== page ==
(which is better than going to Seed)
When this Impostor thinks of combining “alcohol” and “boats,” I usually rifle through the altogether depressing statistics assembled by the Coast Guard (more than 50% of recreational boating accidents involve alcohol), envision dead manatees, or, by virtue of making a mental U-turn, I think of Gilligan’s Island, The Poseidon Adventure, and The Love Boat. Although the weather was inopportune for a May night, the Whisky Guild’s Boston Whisky Cruise three hour tour was fortunately akin to taking the Love Boat—minus the romance—and as far as I know, not a single inebriated person fell off the boat, even if plenty of us were reeling around in besotted ecstasy.
It’s tough to know where to begin, so perhaps I’ll start with John. After an ignominious beginning to the evening (he arrived at the Cruise without his wallet and thus without any ability to prove he was, in actuality and ironically enough, an Impostor), John quickly managed to find his bliss. It seems to me that every five minutes or so, he’d turn to me beaming, put his hand on my shoulder (and I don’t know whether that was as sign of affection or just to steady himself), grin broadly and say, “This is the best night of my life.” [John: I can assure you, Bill, that as a happily married man, I did not say it was the best night of my life. Especially in view of the fact that my wife is an occasional reader of this blog, I shall insist that I did not say this.] I would invariably beam back, and since I keep a running file on the best nights of my life, I’d rejoin, “This is actually the 18th best night of my life: It’s made the top 20!”
All this to say: It was extraordinary good fun. The pourers were delightful and informative (meeting Robin Robinson, Peter Zimmerman, and LJ Heffernan were particular treats, as was catching up with our friend Noah Goldstein), the food was
superb, and the selections of expressions were outstanding. Except for a Laphroaig 10 bottled in the 1960’s—shades of Mad Men—I hardly had a dram aged less 17 years. Blah, blah, blah: There are younger scotches I adore, but the older ones are certainly rarer, considerably more expensive, and possibly where the real expertise and creativity of the Malt Barrel Nosing and Mixing Masters find their greatest outlet.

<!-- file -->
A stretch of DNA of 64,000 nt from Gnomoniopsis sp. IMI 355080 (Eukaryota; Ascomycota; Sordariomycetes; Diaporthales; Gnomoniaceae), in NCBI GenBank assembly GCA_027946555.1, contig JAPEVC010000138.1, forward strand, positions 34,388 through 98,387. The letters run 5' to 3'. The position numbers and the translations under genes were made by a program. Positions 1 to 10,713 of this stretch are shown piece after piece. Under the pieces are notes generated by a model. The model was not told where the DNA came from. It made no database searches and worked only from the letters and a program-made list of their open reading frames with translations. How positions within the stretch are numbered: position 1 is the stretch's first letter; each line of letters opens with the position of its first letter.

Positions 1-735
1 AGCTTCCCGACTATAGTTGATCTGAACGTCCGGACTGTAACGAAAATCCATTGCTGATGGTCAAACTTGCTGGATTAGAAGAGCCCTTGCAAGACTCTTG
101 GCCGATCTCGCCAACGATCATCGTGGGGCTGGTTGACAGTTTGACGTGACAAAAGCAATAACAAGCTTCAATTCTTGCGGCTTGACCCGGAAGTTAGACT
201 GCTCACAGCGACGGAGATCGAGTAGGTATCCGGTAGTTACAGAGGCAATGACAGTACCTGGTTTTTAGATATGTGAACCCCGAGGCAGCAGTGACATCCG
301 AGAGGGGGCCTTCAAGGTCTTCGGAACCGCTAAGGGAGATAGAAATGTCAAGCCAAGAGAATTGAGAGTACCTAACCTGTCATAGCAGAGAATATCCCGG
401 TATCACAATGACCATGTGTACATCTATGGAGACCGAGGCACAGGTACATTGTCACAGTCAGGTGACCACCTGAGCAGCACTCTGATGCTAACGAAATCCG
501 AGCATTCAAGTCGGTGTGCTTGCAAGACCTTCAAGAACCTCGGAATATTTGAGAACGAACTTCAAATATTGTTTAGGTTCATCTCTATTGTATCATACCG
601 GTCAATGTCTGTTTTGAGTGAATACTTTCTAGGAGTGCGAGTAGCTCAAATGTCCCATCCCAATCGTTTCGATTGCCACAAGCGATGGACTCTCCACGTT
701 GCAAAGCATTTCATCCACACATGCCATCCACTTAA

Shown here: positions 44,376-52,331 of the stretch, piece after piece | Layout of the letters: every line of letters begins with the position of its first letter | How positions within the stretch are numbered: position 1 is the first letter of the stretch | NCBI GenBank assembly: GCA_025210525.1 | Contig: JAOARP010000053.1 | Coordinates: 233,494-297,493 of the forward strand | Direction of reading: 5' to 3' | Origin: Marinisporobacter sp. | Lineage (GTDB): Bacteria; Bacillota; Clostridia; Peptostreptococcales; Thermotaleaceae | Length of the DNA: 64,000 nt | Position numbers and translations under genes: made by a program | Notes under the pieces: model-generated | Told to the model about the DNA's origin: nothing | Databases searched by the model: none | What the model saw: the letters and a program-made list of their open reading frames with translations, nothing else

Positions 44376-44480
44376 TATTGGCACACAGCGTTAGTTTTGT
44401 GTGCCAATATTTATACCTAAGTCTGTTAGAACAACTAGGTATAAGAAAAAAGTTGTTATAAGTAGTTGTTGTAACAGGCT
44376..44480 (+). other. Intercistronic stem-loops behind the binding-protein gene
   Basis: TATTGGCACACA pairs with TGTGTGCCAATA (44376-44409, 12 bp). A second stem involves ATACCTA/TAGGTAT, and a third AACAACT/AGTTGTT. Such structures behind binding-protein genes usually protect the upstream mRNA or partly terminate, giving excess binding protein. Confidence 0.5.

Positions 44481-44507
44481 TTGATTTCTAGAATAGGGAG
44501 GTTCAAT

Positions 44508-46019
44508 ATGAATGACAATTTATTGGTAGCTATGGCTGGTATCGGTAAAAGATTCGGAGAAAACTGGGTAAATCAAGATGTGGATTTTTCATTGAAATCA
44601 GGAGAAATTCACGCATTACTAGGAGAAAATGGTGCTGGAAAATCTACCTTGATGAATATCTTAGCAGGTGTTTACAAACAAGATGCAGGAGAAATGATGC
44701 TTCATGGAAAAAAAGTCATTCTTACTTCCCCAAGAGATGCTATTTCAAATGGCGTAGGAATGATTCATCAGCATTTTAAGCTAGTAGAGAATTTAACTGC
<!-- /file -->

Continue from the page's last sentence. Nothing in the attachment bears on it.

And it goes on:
Although it is all a happy blur to me now, like most of my college years, and my high school years, and sadly, even my elementary school years, there are a few standouts for me. Note that an omission from this list means nothing except that the cliffs of my memory are inadequate to the task of standing neuronally firm in the face of the erosion occasioned by many, many lapping waves of the water of life. In no particular order, I was delighted by the 1991 Balblair, the Compass Box Hedonism, the Brian Dvoret’s running a latitudinal tasting of Scott’s selection bottlings, starting with the Lowlands and moving to the Highlands, including a sublime Glenlivet 1977 and a great Bruichladdich 1990.
The aforementioned 1960s vintage Laphroaig 10, the Oban Experience (especially the Oban Distiller’s Edition), my beloved Highland Park 18, the Ardmore 30, the Laphroaig 25, the Bunnahabhain 25, the Scapa, my old standby Usquaebach Old Rare in the Flagon, and most especially, the GLoDs: Cathy and Katchlin, the Glamorous Ladies of Diageo. [John: I would add to that list the Lagavulin 12, the new make/white dog from High West, and the Berkshire Mountain Bourbon.] [Stephen: I’d add the High West Bourye, the Compass Box Orangerie, and the Glenfiddich 21. And I second the GLoDs comment: lovely women and sparkling conversation.] [John: Ok, and the Bushmill’s 21, and the Lagavulin 21, and the High West Rye 21. All of them great, great whiskies. Oh, and I have no idea what you’re talking about with the Glamorous Ladies. No. Idea.]
Overall, it was an outstanding event Jeffrey Karlovitch and the Whisky Guild put on. The only thing that could have made the night more perfect was winning the raffle, and walking away with the Talisker 25. Well, that and if only Stephen had managed to avoid crashing the Maltmobile on the 16-hour drive back to the Maltcave. [Stephen: Well, Bill, I wasn’t the one who decided it was more important to attend that conference on “Cricket’s Sticky Wickets” than to get the Maltmobile in for its 45,000 mile scheduled maintenance, which totally would have brought to light the brake problems we encountered on the way home.] [John: The only brake problems we had on the way home from the Cruise was the problem you had applying them when that stray beefalo stepped out into the road. God, what a mess.] [Bill: But what a great cookout we had the next day as a result… Mmmm…beefalobecue…]
Our thanks to Jeffrey Karlovitch and The Whisky Guild for their tremendous hospitality and for a great event!